View Our Article in PDF×
- Many seem to confuse ongoing compliance program monitoring with auditing
- Compliance Officers can’t independently audit their own programs
- Only an independent evaluation is credible for determining program effectiveness
Evidencing compliance program effectiveness is critical; it is emphasized in the Department of Health and Human Services Office of Inspector General (OIG) compliance guidance and by the Department of Justice (DOJ). However, in a 2019 Compliance Benchmark Survey Report of healthcare compliance professionals, only 30% reported having an independent review of their compliance program by independent experts. Most (54%) reported evaluating their compliance program effectiveness internally using a checklist, scorecard, or automated tool (13%). These could be categorized as ongoing program monitoring processes, but not as independent evaluations of program effectiveness. Thirty-seven percent (37%) of respondents evaluated program effectiveness by testing employees after compliance training, another internal process. Many (23%) did not assess their program or were unsure if it was done.
Learn About Compliance Program EffectivenessContact Us Today
The OIG and other authorities have made it clear that the Compliance Officer, like any other program manager, is responsible for ongoing monitoring of their program and verifying that it is operating as designed. The program should also be subject to ongoing auditing by parties independent of the compliance office. Periodically, the organization should seek an independent evaluation by outside experts to verify proper ongoing monitoring of the program and validate that its goals and objectives are being met. Ongoing auditing conducted by an outside expert is growing in importance and has been reinforced repeatedly by the OIG in their practical guidance. The OIG has gone so far as to urge Boards of Directors (Boards) to engage compliance experts to assist in providing active oversight of the compliance program. The OIG’s Corporate Integrity Agreements now mandate that Boards engage compliance experts to advise them on the program and have them personally certify the program’s effectiveness. Despite this OIG guidance, the survey results indicate that most organizations do not have independent evaluations of the compliance program, relying instead upon self-assessment tools and checklists, internally-generated surveys, and after-training testing. At best, these evaluations are used as a “gap analysis” for missing program elements. These methods provide little evidence of how effectively these elements function in the organization’s day-to-day operations. Internally-generated compliance surveys also lack credibility, and outside parties (Board level, government oversight agencies) do not place much value on them. (And most employees do not trust these internal evaluations, especially in ensuring anonymity in responses.) Finally, it is difficult to know what the scores/results of internal evaluations truly indicate.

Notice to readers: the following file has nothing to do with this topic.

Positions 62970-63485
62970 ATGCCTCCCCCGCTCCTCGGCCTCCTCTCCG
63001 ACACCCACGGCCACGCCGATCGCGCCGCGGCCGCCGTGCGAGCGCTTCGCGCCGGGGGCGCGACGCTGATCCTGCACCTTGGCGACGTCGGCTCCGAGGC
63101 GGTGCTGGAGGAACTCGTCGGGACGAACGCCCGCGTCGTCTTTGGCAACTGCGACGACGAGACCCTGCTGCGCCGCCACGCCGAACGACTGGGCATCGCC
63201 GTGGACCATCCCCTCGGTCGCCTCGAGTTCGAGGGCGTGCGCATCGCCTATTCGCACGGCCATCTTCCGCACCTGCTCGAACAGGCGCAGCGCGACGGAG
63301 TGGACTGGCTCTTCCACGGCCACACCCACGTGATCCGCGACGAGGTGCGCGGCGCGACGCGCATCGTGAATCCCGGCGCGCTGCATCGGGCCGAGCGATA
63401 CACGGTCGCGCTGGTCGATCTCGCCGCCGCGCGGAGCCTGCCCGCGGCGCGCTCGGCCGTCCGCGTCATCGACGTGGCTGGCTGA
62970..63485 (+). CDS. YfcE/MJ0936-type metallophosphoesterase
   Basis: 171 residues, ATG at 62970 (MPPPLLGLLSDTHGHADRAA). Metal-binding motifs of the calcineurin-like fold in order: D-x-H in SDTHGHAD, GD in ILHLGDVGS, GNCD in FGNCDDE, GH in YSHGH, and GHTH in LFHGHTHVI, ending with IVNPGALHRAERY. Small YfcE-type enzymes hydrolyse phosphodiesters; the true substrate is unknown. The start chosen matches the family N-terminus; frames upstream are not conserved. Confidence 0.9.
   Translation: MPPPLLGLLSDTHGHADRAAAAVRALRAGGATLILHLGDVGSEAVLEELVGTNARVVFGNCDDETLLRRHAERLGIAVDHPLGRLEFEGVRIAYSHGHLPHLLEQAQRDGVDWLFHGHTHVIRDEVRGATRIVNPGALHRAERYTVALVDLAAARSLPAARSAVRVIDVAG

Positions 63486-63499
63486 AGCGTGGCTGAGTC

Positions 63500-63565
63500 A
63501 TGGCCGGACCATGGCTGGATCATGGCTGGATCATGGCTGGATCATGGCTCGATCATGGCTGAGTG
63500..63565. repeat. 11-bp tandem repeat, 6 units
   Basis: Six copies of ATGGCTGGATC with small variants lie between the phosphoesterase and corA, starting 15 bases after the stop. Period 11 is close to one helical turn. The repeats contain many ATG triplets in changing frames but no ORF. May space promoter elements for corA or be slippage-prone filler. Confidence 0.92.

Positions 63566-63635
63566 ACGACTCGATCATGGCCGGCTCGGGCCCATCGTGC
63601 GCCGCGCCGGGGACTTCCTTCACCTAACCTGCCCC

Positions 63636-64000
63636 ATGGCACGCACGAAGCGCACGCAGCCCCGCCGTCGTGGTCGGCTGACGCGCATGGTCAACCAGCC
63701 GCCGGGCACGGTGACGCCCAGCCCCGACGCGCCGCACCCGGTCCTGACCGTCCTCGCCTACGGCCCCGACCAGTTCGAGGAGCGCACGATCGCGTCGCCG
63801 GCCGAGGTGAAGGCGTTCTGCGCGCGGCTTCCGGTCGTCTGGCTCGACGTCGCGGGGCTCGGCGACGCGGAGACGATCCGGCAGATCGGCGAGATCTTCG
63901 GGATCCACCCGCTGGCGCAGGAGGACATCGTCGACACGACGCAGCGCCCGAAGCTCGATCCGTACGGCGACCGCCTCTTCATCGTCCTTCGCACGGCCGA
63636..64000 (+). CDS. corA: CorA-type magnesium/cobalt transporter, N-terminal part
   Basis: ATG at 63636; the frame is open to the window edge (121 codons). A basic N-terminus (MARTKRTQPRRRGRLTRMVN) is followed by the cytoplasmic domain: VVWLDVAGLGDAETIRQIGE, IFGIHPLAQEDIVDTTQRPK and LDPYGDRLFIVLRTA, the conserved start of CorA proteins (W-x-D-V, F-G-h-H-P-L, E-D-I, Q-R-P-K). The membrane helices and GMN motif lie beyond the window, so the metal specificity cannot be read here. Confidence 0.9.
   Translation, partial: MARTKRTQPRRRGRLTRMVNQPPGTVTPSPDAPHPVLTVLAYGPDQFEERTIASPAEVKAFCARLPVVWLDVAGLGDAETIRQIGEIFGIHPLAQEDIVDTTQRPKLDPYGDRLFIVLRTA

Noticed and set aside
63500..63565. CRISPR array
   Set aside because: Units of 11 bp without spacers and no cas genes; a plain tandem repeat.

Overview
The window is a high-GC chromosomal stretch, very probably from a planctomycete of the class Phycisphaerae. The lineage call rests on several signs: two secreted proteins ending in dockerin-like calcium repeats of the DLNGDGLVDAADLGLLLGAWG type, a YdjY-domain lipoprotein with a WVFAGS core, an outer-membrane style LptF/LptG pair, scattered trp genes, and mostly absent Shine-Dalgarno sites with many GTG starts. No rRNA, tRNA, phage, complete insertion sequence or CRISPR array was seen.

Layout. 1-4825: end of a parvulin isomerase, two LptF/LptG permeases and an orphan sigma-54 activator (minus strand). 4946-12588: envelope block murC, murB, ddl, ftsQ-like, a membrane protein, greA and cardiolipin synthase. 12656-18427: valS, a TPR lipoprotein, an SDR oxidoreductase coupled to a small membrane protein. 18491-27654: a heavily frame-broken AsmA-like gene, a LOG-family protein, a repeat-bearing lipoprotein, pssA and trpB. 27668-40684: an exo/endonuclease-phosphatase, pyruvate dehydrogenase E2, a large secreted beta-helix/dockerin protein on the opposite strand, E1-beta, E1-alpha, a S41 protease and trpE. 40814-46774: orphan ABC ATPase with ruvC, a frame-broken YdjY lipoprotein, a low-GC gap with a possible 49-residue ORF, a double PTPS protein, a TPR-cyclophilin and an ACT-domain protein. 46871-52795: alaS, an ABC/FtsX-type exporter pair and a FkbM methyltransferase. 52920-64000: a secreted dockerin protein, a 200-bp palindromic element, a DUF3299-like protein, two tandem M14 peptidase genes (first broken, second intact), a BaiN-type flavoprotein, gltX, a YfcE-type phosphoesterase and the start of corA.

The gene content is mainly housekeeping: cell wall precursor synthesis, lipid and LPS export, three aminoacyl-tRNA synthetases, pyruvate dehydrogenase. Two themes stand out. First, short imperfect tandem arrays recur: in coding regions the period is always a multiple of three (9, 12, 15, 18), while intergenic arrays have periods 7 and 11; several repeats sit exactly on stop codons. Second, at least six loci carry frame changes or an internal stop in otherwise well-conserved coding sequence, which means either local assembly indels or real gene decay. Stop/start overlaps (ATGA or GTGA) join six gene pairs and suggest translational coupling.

A free CEU webinar on the survey results is scheduled for May 1st at 2pm, hosted by SAI Global and presented by former Inspector General Richard Kusserow, CEO, Strategic Management Services (email@example.com). You can register at https://attendee.gotowebinar.com/register/5742073429834876429?source=Strategic+Management+Services